Sports Team

Mass Staff Exodus at Deadspin as Writers Defy New Owner

While ostensibly a sports-focused website, Deadspin has maintained a loyal readership base over the years by weaving social commentary and cultural criticism into its reporting, earning a reputation as a publication unafraid of speaking truth to power. However, after a private equity firm bought the website’s parent company, G/O Media, a rift emerged between the site’s new owners and the editorial staff, who strongly objected to various changes they were making at the publication. In keeping with their rebellious nature, Deadspin’s staff writers published posts criticizing their company’s new owners, revealing the extent to which managerial changes offended not only the website’s core staff but also the bulk of its readership. Though writers objected to changes like the introduction of auto-play ads and the prioritization of quantity over quality, the final nail in the coffin was a broad editorial edict to “stick to sports,” which writers understood to be code for “don’t write anything that will get anyone in trouble.”

The site’s writers initially reacted to this order with strong defiance; the site’s editor-in-chief, Barry Petchesky, featured a number of articles that did not concern sports but were nonetheless popular with readers on the Deadspin homepage, leading to his being fired. On Tuesday, October 29th, Petchesky announced his firing on Twitter. The following day, one by one, various other writers for the site announced they would be resigning in solidarity with Petchesky and in a total rebuke of the new management. As of this morning, more than half of the writing staff had left the company, and Deadspin has not been updated with any new stories, even in the aftermath of the Nationals’ historic win at the World Series. As such, the future of the website looks bleak; the Deadspin adored by a broad, loyal, and engaged readership is no more, and the brand is likely to be transformed into a clickbait farm or some other form of low-quality publication.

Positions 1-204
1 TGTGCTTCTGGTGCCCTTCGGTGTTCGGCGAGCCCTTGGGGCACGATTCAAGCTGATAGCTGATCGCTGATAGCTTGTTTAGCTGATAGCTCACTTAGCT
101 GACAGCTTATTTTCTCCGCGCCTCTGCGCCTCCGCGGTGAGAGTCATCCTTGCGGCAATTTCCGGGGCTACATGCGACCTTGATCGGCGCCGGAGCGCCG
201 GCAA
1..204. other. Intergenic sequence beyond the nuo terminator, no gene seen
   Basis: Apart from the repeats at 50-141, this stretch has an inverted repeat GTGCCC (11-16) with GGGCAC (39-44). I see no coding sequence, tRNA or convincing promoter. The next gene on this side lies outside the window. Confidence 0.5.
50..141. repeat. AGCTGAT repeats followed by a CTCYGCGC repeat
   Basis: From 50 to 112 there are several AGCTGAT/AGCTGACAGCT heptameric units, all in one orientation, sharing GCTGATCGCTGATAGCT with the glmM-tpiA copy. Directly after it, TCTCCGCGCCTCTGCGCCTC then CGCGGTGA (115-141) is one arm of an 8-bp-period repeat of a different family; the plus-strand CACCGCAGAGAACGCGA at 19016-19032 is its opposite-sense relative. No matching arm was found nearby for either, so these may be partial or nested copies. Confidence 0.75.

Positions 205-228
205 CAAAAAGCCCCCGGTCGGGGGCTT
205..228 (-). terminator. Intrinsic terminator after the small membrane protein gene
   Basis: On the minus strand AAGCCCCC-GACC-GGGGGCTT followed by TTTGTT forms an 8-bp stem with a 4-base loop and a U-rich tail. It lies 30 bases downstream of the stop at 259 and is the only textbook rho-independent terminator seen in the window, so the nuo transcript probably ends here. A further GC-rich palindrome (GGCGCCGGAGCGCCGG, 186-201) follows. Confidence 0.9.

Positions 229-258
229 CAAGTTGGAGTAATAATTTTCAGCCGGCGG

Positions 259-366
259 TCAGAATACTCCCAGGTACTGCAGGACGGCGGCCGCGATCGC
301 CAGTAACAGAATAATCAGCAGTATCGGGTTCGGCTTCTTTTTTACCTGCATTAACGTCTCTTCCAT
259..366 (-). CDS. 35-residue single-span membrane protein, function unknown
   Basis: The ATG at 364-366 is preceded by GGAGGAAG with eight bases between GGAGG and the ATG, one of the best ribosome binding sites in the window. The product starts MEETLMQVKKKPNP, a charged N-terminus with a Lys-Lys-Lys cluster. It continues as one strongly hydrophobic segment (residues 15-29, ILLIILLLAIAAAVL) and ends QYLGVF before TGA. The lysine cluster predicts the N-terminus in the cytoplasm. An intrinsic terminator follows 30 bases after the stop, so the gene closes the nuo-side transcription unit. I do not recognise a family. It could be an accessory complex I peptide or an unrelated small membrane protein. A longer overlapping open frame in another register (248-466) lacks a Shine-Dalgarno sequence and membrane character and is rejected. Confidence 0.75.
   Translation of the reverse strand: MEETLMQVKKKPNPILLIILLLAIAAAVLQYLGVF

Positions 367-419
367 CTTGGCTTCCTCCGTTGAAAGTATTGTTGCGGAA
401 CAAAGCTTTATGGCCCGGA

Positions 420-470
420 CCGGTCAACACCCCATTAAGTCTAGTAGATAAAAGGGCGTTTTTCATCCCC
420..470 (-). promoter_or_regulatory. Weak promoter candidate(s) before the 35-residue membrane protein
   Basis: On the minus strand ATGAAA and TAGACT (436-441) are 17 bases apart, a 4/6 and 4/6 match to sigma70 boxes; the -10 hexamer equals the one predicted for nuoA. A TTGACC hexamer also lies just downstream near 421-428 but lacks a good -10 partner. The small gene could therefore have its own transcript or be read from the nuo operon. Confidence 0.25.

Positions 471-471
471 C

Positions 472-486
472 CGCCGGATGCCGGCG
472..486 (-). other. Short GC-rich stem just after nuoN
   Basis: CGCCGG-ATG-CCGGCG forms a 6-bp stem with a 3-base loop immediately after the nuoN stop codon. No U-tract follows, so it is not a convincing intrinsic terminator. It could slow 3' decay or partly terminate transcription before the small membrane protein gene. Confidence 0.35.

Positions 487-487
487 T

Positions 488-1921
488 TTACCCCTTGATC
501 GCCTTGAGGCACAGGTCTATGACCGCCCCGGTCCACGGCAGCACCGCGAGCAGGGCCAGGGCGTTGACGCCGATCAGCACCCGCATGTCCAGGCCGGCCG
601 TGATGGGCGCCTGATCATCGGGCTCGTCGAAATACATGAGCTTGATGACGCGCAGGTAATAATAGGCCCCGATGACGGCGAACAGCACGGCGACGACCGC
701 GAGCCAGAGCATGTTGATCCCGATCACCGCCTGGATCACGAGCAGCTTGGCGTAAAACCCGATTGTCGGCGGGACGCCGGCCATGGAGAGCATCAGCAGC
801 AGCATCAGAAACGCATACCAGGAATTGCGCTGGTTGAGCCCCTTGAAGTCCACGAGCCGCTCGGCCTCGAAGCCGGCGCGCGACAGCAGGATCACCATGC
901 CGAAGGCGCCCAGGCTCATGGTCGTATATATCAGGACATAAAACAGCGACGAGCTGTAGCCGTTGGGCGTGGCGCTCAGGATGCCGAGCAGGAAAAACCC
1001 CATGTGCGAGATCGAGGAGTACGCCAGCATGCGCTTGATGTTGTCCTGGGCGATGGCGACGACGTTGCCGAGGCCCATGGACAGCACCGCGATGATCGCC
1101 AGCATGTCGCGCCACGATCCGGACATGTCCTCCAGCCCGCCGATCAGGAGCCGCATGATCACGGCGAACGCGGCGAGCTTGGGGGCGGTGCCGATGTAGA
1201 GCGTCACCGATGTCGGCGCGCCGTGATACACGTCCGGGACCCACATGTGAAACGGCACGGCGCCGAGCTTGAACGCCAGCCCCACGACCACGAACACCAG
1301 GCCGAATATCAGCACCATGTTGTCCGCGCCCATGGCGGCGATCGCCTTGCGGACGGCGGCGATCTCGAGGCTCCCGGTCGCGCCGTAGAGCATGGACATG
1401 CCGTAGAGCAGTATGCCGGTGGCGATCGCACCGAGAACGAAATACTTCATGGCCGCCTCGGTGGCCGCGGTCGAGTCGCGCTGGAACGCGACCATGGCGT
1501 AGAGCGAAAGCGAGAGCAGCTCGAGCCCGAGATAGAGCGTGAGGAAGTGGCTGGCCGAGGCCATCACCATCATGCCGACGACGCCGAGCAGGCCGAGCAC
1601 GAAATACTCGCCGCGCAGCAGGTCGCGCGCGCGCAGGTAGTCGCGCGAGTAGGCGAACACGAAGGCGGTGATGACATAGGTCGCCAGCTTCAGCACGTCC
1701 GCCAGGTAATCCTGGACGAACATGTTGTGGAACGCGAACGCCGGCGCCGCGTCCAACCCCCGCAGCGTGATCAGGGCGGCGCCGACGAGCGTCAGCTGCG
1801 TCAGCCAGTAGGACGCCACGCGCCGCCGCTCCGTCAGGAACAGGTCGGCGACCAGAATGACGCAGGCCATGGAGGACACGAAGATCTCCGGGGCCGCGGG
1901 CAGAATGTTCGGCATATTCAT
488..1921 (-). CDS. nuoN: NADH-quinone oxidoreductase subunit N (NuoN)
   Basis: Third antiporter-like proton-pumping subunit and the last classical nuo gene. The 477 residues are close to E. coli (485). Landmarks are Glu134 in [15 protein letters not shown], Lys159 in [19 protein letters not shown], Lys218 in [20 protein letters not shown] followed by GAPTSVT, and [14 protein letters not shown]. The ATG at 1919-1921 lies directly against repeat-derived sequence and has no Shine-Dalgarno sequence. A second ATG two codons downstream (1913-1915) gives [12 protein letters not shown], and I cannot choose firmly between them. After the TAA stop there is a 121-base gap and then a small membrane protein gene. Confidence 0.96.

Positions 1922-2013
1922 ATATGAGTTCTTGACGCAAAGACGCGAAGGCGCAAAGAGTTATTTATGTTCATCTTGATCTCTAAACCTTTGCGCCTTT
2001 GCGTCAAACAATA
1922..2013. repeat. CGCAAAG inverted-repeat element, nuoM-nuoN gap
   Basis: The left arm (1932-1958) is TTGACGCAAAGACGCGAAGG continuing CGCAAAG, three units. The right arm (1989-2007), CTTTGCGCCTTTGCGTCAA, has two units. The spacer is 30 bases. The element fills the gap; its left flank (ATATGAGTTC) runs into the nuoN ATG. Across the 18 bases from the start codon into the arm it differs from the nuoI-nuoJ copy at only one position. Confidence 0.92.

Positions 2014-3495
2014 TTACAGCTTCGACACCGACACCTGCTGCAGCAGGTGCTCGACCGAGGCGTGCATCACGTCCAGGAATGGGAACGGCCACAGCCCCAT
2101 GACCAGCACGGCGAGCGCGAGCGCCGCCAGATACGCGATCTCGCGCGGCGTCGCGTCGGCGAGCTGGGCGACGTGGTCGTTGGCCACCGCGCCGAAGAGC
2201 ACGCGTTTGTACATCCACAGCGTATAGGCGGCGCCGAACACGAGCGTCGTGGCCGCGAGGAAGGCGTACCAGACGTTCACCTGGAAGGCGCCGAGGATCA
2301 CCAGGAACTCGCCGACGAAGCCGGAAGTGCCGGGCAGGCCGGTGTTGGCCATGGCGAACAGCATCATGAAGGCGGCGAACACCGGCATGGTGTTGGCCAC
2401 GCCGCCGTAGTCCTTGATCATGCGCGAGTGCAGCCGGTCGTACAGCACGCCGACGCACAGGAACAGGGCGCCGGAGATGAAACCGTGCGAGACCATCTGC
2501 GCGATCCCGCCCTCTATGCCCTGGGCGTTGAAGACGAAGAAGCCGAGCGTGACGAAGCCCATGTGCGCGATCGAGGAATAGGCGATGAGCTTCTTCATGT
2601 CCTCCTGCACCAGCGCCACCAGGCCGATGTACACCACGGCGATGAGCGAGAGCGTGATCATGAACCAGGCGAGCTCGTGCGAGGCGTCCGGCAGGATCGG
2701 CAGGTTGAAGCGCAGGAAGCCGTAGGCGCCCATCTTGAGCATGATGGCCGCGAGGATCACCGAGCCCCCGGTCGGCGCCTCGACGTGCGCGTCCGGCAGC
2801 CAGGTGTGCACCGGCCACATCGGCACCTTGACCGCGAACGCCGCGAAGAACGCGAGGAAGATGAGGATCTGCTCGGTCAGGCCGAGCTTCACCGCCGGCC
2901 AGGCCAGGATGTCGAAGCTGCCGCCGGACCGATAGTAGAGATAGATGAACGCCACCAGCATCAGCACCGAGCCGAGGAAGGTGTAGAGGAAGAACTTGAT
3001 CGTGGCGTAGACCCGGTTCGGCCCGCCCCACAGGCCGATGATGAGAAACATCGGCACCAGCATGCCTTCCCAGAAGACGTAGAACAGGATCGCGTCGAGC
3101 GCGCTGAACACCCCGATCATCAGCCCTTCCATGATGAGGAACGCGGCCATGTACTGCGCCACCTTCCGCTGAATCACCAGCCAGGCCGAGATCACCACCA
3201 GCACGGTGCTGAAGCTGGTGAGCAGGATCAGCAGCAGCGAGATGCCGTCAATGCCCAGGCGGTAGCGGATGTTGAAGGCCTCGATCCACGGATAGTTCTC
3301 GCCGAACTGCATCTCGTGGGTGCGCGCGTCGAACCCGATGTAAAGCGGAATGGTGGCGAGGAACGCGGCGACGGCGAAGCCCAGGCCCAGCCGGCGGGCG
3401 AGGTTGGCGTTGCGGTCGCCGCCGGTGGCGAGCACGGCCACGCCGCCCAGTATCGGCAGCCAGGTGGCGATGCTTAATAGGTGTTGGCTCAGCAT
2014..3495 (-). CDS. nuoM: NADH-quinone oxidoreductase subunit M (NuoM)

The collapse of Deadspin at the hands of an indifferent corporate class speaks to the negative impacts of a philosophy of putting profit above all else.

The mass exodus at Deadspin, which effectively killed the website, speaks to the importance of maintaining editorial independence in a media publication. In the article during which the site’s former editor-in-chief announced her resignation, Megan Greenwall described her understanding of the motivations of Jim Spanfeller, the company’s new CEO, thus: “he believed he could simply turn up the traffic (and thus turn a profit), as if adjusting a faucet, not by investing in quality journalism but by tricking people into clicking on more pages.” According to Greenwall, Spanfeller ignored evidence, both in the form of comments and traffic figures, that readers appreciated Deadspin for the variety of topics it covered. As such, Greenwall argued that the fundamental business model whereby writers and editors publish content that readers actually wanted to read, rather than maximizing volume in a narrow subject matter at the expense of quality, lead to the company’s financial success in the first place, which was jeopardized by decisions made by people who didn’t fundamentally understand the industry.

The widespread resignation of Deadspin’s staff is particularly notable in light of the reality of the current media landscape, where journalists are prone to fear of sacrificing their livelihoods for their principles, as it can be difficult to find work in the industry. Moreover, the collapse of Deadspin at the hands of an indifferent corporate class speaks to the negative impacts of a philosophy of putting profit above all else, and the self-destructive forms in which this philosophy, motivated by greed, can manifest. Ultimately, the loss of Deadspin is a loss to the broader world of sports journalism; the website was initially created as a response to the apolitical and at-times superficial ESPN and other sports media giants, and was founded under the belief that politics and cultural criticism are inextricably intertwined with sports, as they are with all aspects of life.